It seems like every year, Catholics are threatened by various homosexual groups because they have declared war on our religion (and the secular world helps them any way they can.) This year, the phonies who sell beer have joined them.
Subgroups within the homosexual community take the occasion of St. Patrick’s Day to try to force Catholics to violate deeply held religious doctrines against the celebration of homosexuality. They delight in their attempts to pressure the organizers of St. Patrick’s Day Parades around the country to allow them to march under a banner proclaiming their sexuality.
As often as they are turned away, they reappear the following year.
They never want to hear the Catholic side of the argument. They will not allow that because they think St. Patrick’s Day is a day to get drunk and puke up green beer.
The homosexual groups who want to make Catholics bow to their wishes don’t want to accept that St. Patrick’s Day is a celebration of how a lowly slave returned to the land of his captivity and preached the good news of the Gospel to his former captors. They don’t want to hear that Patrick is a beloved figure in Irish history.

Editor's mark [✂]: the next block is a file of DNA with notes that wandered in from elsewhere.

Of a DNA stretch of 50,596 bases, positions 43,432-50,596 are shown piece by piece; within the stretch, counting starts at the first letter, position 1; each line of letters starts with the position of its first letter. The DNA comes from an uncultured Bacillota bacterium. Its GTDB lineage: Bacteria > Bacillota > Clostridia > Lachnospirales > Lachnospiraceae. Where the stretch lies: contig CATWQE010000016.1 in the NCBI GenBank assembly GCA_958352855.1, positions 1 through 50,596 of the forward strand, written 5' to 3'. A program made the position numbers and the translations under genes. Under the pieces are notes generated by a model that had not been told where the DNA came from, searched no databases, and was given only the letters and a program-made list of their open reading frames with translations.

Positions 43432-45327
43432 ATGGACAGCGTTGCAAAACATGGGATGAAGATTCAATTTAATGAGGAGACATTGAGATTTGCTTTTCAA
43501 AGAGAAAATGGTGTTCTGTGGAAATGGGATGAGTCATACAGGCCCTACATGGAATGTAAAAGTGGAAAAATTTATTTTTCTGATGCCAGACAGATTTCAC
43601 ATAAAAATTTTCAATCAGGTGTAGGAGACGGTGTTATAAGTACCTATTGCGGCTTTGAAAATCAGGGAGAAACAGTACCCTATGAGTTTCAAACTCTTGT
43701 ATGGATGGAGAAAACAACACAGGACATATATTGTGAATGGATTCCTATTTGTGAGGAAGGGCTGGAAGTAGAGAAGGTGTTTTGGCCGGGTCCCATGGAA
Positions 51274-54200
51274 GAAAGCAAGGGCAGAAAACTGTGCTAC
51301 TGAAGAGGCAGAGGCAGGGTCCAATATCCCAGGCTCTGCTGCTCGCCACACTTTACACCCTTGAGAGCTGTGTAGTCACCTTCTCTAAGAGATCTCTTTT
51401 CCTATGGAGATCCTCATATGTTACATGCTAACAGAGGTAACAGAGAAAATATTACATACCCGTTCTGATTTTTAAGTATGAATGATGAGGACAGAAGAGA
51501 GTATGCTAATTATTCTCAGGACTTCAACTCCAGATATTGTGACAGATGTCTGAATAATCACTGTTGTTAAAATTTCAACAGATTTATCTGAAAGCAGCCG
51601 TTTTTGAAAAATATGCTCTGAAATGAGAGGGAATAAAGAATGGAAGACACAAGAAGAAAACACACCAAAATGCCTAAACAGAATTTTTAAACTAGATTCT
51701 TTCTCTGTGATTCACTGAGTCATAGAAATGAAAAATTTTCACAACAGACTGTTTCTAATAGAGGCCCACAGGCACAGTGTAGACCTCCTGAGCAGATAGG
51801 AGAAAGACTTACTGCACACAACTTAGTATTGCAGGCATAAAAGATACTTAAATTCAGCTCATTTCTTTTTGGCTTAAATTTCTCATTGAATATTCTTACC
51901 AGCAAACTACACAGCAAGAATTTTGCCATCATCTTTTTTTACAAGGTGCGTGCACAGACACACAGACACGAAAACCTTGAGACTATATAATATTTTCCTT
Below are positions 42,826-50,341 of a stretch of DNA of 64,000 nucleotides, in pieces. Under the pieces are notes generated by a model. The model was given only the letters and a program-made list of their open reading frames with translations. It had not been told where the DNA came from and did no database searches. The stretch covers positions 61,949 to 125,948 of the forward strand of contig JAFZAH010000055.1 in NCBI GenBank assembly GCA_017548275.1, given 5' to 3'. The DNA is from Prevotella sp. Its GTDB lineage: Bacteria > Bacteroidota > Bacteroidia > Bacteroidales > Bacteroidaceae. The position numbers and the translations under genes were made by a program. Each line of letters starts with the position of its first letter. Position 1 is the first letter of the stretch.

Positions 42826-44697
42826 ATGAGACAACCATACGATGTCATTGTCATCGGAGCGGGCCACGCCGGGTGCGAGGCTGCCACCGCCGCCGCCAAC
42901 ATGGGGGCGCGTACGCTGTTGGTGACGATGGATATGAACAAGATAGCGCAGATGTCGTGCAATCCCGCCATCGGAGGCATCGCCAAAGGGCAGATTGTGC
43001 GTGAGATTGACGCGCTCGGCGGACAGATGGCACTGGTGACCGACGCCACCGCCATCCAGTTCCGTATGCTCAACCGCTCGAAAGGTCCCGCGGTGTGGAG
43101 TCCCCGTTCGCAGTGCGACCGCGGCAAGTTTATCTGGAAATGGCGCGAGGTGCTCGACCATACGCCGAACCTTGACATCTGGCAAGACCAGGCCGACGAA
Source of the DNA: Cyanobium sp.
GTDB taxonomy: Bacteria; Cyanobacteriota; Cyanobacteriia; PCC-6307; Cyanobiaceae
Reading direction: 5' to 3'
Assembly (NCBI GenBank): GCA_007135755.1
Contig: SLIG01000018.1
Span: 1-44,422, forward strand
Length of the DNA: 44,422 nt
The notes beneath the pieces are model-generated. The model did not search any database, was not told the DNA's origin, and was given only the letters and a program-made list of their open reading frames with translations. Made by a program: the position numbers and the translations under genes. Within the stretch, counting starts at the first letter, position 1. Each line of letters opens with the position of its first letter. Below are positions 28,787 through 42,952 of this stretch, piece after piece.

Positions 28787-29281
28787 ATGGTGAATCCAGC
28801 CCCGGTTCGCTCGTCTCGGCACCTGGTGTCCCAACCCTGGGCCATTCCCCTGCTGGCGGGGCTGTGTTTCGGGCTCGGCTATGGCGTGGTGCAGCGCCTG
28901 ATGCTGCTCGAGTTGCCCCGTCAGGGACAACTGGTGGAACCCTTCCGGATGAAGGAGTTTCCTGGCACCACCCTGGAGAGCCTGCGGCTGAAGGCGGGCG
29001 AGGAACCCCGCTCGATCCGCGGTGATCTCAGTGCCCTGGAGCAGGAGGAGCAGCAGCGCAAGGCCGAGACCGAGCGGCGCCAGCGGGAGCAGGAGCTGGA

These things are understandable because these groups are selfish and don’t care about the doctrines of the Catholic Church. Their mere finding that Catholic doctrines are offensive is enough to get them the support of the secular world.
Nevertheless, this year has brought a new wrinkle to the “allowing gays to march is a celebration of their civil rights” argument.
The Guinness, Sam Adams, and Heineken beer companies have decided that the religious rights of Catholics must be submerged to accommodate the commands of their homosexual customers. Hiding behind politically correct principles that require the rejection of religious doctrines, especially those held by the Catholic Church, these companies have withdrawn their sponsorship of the St. Patrick’s Day parades in Boston and New York. Ironically, this is not a bad thing.
In doing so, they have voluntarily unmasked themselves as nothing more than beer mongers not the least bit interested in Catholic values. They have thus made it easier for future parade committees to make the case that St. Patrick’s Day Parades are not drunken orgies but reaffirmation of the greatness of St. Patrick and his importance in the history of the Catholic Church.
This is a very good thing. We should all drink a good riddance toast to these phonies and advise them not to let the door hit them in the butt on their way out.
Now we are a little freer to be who we are: Proud Catholics who love St. Patrick.
Photo credit: DJ Spiess (Flickr)
This post originally appeared on Western Journalism – Informing And Equipping Americans Who Love Freedom